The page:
As you have probably guessed a closer look finds some major shortcomings to this conclusion.
For example, big rains are part of the region’s history—and most (but not all) are result from meandering tropical weather systems whose progress has been slowed by mid-latitude circulation features. In most cases, the intensity of the tropical system itself (as measured by central pressure or maximum wind speed) is not all that great, but rather the abundant feed of moisture feed from the Gulf of Mexico and slow progress of the storm combine to produce some eye-popping, or rather boot-soaking, precipitation totals. Here is a table of the top 10 rainfall event totals from the passage of tropical systems through the contiguous U.S. since 1921 (note that all are in the Gulf Coast region). Bear in mind that the further you go back in time, the sparser the observed record becomes (which means an increased chance that the highest rainfall amounts are missed). The August 2016 Louisiana event cracks the top 10 as number 10. A truly impressive event—but hardly atypical during the past 100 years.
As the table shows, big events occurred throughout the record. But due to the rare nature of the events as well as the spotty (and changing) observational coverage, doing a formal statistical analysis of frequency changes over time is very challenging. One way to approach it is to use only the stations with the longest period of record—this suffers from missing the biggest totals from the biggest events, but at least it provides some consistency in observational coverage. Using the same set of long-term stations analyzed by the World Weather Attribution group, we plotted the annual maximum precipitation in the station group as a function of time (rather than global average temperature). Figure 1 is our result. We’ll point out that there is not a statistically significant change over time—in other words, the intensity of the most extreme precipitation event each year has not systematically changed in a robust way since 1930. It’s a hard sell link this non-change to human-caused global warming.
Admittedly, there is a positive correlation in these data with the global average surface temperature, but correlation does not imply causation. There is a world of distance between local weather phenomena and global average temperature. In the central Gulf Coast, influential denizens of the climate space, as we’ve discussed, are tropical cyclones—events whose details (frequency, intensity, speed, track, etc.) are highly variable from year to year (decade to decade, century to century) for reasons related to many facets of natural variability. How the complex interplay of these natural influencers may change in a climate warmed by human greenhouse gas emissions is far from certain and can be barely even be speculated upon. For example, the El Niño/La Niña cycle in the central Pacific has been shown to influence Gulf Coast tropical cyclone events, yet the future characteristics of this important factor vary considerably from climate model to climate model and confidence in climate model expectations of future impacts is low according to the U.N. Intergovernmental Panel on Climate Change (IPCC).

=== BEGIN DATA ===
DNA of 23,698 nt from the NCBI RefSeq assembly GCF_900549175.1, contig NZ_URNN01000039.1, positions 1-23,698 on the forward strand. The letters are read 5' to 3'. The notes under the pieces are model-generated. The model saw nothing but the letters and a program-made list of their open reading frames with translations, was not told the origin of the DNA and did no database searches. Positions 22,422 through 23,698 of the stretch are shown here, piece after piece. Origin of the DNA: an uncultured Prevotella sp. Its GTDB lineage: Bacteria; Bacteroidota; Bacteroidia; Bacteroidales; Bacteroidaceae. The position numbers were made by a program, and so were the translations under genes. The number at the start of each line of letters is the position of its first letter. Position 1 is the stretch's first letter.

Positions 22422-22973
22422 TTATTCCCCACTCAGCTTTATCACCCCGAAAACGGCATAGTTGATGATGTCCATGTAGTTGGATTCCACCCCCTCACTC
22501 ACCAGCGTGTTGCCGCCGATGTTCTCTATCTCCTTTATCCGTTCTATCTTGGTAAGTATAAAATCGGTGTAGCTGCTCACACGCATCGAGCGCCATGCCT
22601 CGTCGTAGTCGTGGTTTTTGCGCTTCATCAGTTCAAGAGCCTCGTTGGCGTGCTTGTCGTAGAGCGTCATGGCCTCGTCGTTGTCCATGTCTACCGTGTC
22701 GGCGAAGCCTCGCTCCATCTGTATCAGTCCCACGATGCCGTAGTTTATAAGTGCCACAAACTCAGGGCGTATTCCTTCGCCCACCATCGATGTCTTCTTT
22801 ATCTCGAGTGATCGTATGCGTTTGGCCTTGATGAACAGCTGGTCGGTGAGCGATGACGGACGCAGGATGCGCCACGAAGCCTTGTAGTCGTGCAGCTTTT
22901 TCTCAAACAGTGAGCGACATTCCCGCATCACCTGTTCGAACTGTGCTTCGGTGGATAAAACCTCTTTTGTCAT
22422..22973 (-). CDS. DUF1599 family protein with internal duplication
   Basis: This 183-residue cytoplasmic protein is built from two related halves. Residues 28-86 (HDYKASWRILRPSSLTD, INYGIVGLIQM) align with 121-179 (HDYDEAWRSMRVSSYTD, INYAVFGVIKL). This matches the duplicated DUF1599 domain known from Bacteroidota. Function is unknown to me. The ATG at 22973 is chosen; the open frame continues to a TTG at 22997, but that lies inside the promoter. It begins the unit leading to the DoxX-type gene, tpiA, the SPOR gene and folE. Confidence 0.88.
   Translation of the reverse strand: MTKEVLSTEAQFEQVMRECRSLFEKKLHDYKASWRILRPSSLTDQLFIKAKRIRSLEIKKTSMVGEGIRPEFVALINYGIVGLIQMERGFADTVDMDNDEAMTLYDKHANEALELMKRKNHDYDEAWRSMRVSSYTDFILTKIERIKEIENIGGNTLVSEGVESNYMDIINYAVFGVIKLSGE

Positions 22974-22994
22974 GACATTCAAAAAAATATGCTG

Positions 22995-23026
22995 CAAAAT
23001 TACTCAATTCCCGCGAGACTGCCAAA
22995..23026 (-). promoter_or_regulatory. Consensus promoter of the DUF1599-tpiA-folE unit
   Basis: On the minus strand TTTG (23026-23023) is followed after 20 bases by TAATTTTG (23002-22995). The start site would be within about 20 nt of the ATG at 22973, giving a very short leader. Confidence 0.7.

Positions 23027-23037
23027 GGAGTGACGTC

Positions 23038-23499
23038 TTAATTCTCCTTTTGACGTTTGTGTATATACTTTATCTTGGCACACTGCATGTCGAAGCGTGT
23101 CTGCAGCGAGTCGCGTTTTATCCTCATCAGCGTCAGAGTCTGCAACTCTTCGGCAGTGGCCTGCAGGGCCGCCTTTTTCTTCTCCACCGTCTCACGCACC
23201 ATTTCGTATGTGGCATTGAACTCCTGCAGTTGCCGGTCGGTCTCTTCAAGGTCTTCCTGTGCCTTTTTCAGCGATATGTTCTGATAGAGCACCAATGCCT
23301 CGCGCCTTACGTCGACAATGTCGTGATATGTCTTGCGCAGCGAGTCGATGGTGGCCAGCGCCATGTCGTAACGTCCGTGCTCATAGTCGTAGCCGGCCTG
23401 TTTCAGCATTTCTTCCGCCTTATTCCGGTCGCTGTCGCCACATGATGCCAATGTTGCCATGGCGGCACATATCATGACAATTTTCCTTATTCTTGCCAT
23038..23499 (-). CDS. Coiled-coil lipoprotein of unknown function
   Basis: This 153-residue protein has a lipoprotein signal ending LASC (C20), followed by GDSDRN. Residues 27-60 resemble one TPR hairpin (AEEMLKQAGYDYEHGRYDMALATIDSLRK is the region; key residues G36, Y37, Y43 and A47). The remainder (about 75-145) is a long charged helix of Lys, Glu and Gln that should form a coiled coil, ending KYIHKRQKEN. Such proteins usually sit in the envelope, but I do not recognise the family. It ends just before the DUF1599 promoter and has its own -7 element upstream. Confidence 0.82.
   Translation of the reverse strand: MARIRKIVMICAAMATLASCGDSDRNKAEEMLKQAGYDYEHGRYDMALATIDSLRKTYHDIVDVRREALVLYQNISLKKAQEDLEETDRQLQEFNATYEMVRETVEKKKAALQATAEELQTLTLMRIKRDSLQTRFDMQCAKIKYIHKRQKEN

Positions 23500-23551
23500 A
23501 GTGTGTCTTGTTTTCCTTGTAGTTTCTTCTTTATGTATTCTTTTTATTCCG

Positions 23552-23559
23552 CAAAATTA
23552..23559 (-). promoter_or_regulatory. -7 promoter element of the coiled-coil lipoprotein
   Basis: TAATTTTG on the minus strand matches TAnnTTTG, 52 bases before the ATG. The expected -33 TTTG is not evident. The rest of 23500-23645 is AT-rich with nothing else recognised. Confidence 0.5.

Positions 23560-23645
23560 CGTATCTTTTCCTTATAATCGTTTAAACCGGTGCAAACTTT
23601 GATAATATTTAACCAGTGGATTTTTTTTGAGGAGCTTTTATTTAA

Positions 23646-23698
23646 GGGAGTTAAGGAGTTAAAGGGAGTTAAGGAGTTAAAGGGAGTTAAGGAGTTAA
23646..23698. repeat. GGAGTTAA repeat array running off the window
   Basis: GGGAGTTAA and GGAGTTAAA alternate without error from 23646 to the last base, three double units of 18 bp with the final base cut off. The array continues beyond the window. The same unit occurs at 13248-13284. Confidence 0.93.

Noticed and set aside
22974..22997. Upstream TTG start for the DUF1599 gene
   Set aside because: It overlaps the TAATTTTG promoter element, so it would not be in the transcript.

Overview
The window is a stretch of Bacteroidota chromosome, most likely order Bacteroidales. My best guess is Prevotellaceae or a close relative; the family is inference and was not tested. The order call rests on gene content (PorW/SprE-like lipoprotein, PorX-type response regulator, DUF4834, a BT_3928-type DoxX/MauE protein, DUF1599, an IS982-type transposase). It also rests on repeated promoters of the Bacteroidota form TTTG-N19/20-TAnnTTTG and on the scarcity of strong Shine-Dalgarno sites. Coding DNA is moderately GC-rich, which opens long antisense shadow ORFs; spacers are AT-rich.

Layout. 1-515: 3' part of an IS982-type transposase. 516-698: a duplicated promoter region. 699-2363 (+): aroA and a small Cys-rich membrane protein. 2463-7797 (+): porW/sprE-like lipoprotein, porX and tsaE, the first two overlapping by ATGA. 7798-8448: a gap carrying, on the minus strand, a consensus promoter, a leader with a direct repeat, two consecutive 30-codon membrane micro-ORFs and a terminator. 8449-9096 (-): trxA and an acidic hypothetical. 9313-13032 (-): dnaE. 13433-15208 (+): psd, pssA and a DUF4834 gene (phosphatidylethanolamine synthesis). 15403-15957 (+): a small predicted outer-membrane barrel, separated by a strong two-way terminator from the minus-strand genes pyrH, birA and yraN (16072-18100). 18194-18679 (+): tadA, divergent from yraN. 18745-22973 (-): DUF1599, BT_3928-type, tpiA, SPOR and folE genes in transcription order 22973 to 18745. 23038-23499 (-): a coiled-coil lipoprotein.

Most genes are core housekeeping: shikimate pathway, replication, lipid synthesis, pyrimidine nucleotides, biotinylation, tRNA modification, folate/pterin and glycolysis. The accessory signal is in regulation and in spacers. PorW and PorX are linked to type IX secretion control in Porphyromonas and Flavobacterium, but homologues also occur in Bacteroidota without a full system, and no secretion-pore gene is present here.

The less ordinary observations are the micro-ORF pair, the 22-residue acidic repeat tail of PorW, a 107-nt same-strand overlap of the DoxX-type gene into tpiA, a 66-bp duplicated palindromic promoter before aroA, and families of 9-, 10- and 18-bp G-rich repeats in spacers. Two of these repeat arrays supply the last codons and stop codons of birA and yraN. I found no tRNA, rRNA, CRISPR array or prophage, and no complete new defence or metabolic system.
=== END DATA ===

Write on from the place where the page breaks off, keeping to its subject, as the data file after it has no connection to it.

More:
Which means that using a single climate model family in an “attribution” study of extreme Gulf Coast rainfall events is a recipe for distortion—at best, a too limited analysis, at worse, a misrepresentation of the bigger picture.
So, instead of the widely advertised combination in which climate models and observations are in strong agreement as to the role of global warming, what we really have is a situation in which the observational analysis and the model analysis are both extremely limited and possibly (probably) unrepresentative of the actual state of affairs.
Therefore, for their overly optimistic view of the validity, applicability, and robustness of their findings that global warming has increased the frequency of extreme precipitation events in central Louisiana, we rate Climate Central’s World Weather Attribution’s degree of spin as “Slightly Soiled” and award them two Spin Cycles.
"Slightly Soiled" = Over-the-top rhetoric. An example is the common meme that some obnoxious weather element is new, thanks to anthropogenic global warming, when it’s in fact as old as the earth. An example would the president’s science advisor John Holdren’s claim the “polar vortex,” a circumpolar westerly wind that separates polar cold from tropical warmth, is a man-made phenomenon. It waves and wiggles all over the place, sometimes over your head, thanks to the fact that the atmosphere behaves like a fluid, complete with waves, eddies, and stalls. It’s been around since the earth first acquired an atmosphere and rotation, somewhere around the beginning of the Book of Genesis. Two spin cycles.
Brown passes cow fart law, compares fighting climate change to building 'Noah's Ark'
California’s Governor Jerry Brown (D) has just signed the first legislation in U.S. history to control cow flatulence as his state's economy suffers from anemic growth and high taxes. The new law would target 'short-lived' greenhouse-gas emissions from dairy cows and landfills.
The new law is part of Brown’s ongoing crusade to fight #Climate Change. Meanwhile, voters are wondering what he is doing to fix the state’s lackluster economy now that this legislative session has officially ended.
The short-lived emissions targeted include methane, refrigerant gases (HFCs), diesel tractor emissions (black carbon), etc. Methane is believed to have a global warming potential 23 times higher than carbon dioxide (CO2). Most modern landfills have vents that capture methane emissions and use the gas to generate electricity or to burn raw sewage.
"When Noah wanted to build his ark,” Brown said at the signing ceremony, “Most of the people laughed at him. We've got to build our ark, too, by stopping [these] dangerous pollutants.” Brown said Senate Bill 1383 will protect people’s health and their lungs, though any correlation to poor health is still being investigated.